Debunking 4 Myths About Excessive Sweating
Embarrassed by excessive sweating? Don't be. Read on to understand what hyperhidrosis is and how to manage it.
Hyperhidrosis is a medical condition wherein abnormal excessive sweating affects areas such as the hands, armpits, and feet. While it doesn’t affect a lot of people, it severely impacts the quality of life of those who do struggle with it and can interfere with their simple, everyday activities.
Some myths surrounding hyperhidrosis perpetuate an unkind behavior towards those who sweat a lot or cause confusion or shame in those who suffer from it. If you feel like you’re sweating too much, consult with your doctor for the best way to address it. In the meantime, here are some myths and truths about excessive sweating that you need to know, according to the International Hyperhidrosis Society (IHS).
Hyperhidrosis is Just Sweating
We all sweat, and some sweat more than others. This leads to most people dismissing hyperhidrosis as just another term for the regular sweating that human beings do. The truth is, it’s not just sweating: It’s abnormal sweating. According to a study published by UCSF Health, it can interfere with someone’s daily activities. People with palmar hyperhidrosis have wet, slippery hands that interfere with grasping objects, while excessive sweating in the feet increases the likelihood of foot odor. Since it also usually first manifests in childhood and adolescence, it can cause social embarrassment, leading to low self-esteem.
Myth 1: Hyperhidrosis is Caused by Poor Hygiene
The truth is, people with hyperhidrosis are likely to shower more, change their shirts often, use deodorant, and be extra vigilant about personal hygiene. They can be ostracized because of the fear that they have this condition because they are unclean, which is simply not true. Hyperhidrosis can be caused by different factors, including genetics, obesity, hormonal changes, hyperthyroidism, and taking certain medications.
That said, if you want to feel fresh and clean, you can use Lifebuoy Antibacterial Soap to remove any bacteria in these moist areas.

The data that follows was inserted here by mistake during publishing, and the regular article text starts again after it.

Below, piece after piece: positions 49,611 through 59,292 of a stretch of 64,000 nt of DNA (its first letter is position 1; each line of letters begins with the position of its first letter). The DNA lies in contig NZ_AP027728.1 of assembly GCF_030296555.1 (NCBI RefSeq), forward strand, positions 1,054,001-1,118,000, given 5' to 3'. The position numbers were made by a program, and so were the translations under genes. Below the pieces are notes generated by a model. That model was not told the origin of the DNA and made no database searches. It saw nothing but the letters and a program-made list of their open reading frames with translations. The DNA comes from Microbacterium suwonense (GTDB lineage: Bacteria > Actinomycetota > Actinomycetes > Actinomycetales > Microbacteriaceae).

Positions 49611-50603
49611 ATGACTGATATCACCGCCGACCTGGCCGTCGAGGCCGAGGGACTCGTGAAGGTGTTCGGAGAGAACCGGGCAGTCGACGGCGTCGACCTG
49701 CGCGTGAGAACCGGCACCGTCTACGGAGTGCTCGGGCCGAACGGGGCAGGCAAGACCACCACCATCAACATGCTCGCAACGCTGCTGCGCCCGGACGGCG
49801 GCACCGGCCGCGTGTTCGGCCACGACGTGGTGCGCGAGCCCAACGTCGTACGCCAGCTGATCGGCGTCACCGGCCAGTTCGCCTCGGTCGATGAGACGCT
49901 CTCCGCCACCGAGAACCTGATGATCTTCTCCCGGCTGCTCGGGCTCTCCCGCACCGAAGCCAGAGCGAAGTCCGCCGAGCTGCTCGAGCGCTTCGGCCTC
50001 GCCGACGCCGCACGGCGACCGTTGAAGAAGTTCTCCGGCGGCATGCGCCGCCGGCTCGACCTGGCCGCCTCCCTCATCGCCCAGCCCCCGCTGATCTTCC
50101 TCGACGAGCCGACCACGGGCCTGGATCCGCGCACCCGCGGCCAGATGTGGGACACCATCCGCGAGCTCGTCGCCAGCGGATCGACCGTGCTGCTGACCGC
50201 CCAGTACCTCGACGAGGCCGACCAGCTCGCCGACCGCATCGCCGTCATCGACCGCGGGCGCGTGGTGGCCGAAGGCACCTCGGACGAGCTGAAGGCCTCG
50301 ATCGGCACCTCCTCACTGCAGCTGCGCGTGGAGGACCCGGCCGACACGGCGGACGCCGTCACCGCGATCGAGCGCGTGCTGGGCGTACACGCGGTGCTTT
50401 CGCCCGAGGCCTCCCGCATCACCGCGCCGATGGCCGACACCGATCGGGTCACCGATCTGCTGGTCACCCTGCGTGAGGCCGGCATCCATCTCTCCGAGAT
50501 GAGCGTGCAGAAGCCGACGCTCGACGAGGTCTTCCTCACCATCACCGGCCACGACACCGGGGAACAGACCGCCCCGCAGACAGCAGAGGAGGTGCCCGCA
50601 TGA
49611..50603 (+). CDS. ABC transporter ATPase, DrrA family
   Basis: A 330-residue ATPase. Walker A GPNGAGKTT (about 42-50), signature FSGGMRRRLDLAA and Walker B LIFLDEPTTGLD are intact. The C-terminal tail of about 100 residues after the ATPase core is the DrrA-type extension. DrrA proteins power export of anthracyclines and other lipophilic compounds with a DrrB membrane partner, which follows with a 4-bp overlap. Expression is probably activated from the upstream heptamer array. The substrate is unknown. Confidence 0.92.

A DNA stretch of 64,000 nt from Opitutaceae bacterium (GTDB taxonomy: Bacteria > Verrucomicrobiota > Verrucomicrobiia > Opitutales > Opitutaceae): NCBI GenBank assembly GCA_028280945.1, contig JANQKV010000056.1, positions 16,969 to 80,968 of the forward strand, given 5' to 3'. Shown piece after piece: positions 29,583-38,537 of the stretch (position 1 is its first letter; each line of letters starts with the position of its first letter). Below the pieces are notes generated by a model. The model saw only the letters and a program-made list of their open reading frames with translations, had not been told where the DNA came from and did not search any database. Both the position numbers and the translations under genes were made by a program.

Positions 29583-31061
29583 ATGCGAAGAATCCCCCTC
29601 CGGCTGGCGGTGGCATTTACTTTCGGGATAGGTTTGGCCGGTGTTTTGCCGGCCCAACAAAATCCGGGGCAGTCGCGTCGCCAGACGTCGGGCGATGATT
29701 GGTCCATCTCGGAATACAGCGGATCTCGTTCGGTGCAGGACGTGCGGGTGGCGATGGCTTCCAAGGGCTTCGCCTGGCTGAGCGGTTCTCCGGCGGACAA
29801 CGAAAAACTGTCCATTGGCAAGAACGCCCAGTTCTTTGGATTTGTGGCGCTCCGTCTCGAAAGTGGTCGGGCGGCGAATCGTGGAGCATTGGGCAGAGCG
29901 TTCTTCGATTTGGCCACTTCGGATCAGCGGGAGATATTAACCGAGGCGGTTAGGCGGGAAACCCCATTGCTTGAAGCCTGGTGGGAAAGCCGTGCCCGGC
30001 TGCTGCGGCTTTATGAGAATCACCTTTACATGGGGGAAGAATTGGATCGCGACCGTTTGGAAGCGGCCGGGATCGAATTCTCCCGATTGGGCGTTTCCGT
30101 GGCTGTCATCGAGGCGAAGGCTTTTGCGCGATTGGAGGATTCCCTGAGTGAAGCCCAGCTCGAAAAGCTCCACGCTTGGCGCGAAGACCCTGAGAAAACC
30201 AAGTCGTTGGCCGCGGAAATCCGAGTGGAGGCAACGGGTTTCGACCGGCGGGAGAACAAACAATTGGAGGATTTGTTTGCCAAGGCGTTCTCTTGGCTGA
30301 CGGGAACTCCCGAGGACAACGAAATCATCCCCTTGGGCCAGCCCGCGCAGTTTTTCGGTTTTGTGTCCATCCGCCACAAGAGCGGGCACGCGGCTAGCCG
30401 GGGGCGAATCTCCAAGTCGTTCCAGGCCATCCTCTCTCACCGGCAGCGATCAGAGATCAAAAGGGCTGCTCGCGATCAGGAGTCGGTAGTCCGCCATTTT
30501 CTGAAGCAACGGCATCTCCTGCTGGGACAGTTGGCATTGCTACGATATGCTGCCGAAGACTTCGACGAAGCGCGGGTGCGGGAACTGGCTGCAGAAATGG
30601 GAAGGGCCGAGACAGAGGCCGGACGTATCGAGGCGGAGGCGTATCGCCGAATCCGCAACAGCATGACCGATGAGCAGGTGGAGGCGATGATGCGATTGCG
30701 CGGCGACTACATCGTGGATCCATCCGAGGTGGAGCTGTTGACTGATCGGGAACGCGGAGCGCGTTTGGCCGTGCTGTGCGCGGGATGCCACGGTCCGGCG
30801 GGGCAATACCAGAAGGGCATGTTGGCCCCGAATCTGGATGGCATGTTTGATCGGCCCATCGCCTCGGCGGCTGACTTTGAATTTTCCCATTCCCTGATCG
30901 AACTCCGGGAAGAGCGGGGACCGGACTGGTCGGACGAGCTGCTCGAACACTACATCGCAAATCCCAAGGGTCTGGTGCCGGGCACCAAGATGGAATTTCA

Especially recommended for sensitive skinLifebuoy Mild Care Antibacterial Soap
Myth 2: If You Want to Stop Sweating, Don’t Move Too Much
The IHS stresses that hyperhidrosis is a physical condition, not a psychological one. Stress can be a trigger, so it would be good to manage it, but hyperhidrosis is not something that you can control or meditate away. Even if you’re completely still, you can still keep sweating. The Australian Department of Health lists certain practices that can help manage hyperhidrosis at home. These include wearing loose clothing to let the skin breathe and using antiperspirants. Rexona Women Shower Clean Antiperspirant Deodorant Roll-On is formulated with MotionSense, which protects from sweat and odor as you move for up to 48 hours.
Shower Freshness to keep you fresh.Rexona Women Shower Clean Antiperspirant Deodorant Roll-on
Myth 3: Your Sweat Glands are the Only Culprit.
According to the IHS, there are two types of hyperhidrosis: primary and secondary. Primary hyperhidrosis is when it’s a condition in itself, affecting specific body parts mentioned above. Secondary hyperhidrosis is caused by another medical condition and affects larger areas of the body. In the case of the latter, it’s not your sweat glands causing your excessive sweating. It’s important to see a dermatologist to pinpoint the problem and create a plan for recovery.
Myth 4: Hyperhidrosis is Permanent, so You’ll Just Have to Live with It.
According to IHS, some patients are unable to sleep from excessive sweating at night, some can’t go to work and vacations, and some must wear layers upon layers of clothing even in extreme heat, just to mask the sweat marks. There certainly are ways to manage hyperhidrosis at home, as mentioned above. However, if it starts to affect your quality of life, it’s necessary to know that there are remedies available to you. The options suggested by medical experts may include Botox injections, topical medication, and surgery.
Manage your excessive sweating at home with antiperspirants, but make sure to consult with your dermatologist for a more long-term solution to bring back your confidence and quality of life.